Frequency and Clinical Impact of Procedural Complications During Early Versus Late Endovascular Treatment in Acute Stroke
Tolga D. Dittrich, MD
Maslias E, Nannoni S, Ricciardi F, Bartolini B, Strambo D, Puccinelli F, Hajdu SD, Eskandari A, Saliou G, Michel P. Procedural Complications During Early Versus Late Endovascular Treatment in Acute Stroke: Frequency and Clinical Impact. Stroke. 2021;52:1079–1082.
The efficacy of endovascular treatment (EVT) for patients with acute ischemic stroke due to proximal vessel occlusion is well established. This holds for patients in the early (<6 hours after symptom onset) and radiologically preselected patients in the late time window (6-24 hours). Randomized controlled trials showed a reasonable overall safety profile, with a relatively wide range (2.4-7%) of reported intraprocedural cerebrovascular complications. These complications include embolization in the non-ischemic territory, arterial dissections, and perforations.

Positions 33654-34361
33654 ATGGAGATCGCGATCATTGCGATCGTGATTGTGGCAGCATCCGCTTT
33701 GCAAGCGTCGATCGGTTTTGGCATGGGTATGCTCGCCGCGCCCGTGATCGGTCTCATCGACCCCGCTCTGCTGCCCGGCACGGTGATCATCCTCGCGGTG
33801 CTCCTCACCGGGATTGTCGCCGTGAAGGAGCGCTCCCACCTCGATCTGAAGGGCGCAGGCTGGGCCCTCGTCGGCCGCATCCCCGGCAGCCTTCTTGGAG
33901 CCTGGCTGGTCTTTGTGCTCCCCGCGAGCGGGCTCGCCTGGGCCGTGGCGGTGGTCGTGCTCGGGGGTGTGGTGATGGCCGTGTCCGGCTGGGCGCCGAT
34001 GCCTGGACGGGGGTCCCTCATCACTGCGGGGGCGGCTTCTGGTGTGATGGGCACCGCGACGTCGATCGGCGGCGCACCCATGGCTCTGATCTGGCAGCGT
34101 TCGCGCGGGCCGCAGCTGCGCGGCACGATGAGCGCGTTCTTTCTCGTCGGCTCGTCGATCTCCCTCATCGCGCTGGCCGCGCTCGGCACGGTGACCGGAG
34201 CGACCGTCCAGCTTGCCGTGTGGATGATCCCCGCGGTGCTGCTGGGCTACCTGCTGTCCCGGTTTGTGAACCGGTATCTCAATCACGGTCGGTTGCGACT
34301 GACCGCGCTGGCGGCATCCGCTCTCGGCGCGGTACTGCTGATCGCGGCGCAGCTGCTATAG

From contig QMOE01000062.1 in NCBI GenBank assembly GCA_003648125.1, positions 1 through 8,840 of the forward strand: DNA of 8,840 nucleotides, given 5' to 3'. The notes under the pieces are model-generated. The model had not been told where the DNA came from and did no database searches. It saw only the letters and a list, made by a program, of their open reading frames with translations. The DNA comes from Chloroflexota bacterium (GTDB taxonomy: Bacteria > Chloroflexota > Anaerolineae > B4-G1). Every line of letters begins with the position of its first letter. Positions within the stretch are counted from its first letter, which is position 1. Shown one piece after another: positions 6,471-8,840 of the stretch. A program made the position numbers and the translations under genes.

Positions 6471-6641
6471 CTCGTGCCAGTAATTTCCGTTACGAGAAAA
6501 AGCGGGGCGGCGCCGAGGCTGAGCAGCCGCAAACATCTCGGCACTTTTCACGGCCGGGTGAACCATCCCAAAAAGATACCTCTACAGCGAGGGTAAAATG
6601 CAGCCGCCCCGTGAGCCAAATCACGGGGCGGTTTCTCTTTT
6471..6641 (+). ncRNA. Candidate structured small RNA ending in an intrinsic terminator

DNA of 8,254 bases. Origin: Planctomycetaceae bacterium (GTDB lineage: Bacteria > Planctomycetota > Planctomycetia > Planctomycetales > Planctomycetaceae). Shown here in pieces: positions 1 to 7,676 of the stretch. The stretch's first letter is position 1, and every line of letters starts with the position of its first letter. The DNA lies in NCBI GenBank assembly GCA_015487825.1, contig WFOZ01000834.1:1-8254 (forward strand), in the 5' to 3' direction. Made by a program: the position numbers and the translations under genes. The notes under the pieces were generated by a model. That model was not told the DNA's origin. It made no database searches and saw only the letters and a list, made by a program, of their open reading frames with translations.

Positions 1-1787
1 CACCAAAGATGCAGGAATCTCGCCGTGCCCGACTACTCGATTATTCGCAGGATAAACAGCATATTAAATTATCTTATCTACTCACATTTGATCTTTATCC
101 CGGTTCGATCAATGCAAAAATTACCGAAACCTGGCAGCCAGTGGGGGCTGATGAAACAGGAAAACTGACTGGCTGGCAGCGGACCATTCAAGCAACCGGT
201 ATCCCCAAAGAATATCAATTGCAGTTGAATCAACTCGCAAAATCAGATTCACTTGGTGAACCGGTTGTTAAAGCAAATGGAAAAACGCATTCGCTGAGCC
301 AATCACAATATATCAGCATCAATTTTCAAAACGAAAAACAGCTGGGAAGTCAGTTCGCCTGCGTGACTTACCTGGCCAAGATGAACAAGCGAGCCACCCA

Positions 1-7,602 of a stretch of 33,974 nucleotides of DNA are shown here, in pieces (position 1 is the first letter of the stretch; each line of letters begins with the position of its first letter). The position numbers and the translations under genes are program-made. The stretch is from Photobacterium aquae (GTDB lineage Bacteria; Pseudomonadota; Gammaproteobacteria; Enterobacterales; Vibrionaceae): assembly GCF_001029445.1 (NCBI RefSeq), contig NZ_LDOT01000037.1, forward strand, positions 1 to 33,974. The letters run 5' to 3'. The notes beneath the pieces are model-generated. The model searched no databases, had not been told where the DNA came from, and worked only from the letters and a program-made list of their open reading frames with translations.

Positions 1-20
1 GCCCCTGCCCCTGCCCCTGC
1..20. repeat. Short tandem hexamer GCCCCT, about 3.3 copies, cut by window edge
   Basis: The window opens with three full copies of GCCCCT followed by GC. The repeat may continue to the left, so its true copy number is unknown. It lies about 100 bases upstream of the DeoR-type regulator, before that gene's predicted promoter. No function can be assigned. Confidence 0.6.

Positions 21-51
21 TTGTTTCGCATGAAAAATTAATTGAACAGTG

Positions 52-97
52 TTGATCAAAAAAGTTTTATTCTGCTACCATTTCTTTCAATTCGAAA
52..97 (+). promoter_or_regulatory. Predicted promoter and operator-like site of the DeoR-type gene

In their monocenter retrospective analysis of 695 stroke patients receiving EVT, Maslias and colleagues examined the incidence of intraprocedural complications and their implications for short-term outcomes in the early (N=493) and late time window (N=202). The overall proportion of patients with at least one intraprocedural complication was relatively high across both groups (16.2% in the early, 16.3% in the late window, Padj=0.90). This might be surprising given the intuitive concern of increased intraprocedural complication rates in the late time window (e.g., due to increased permeability of the vessel walls with longer-lasting ischemia). Still, the occurrence of intraprocedural complications was associated with a worse outcome, at least in the short term (i.e., within the first 24 hours), at comparable recanalization rates in the late time window.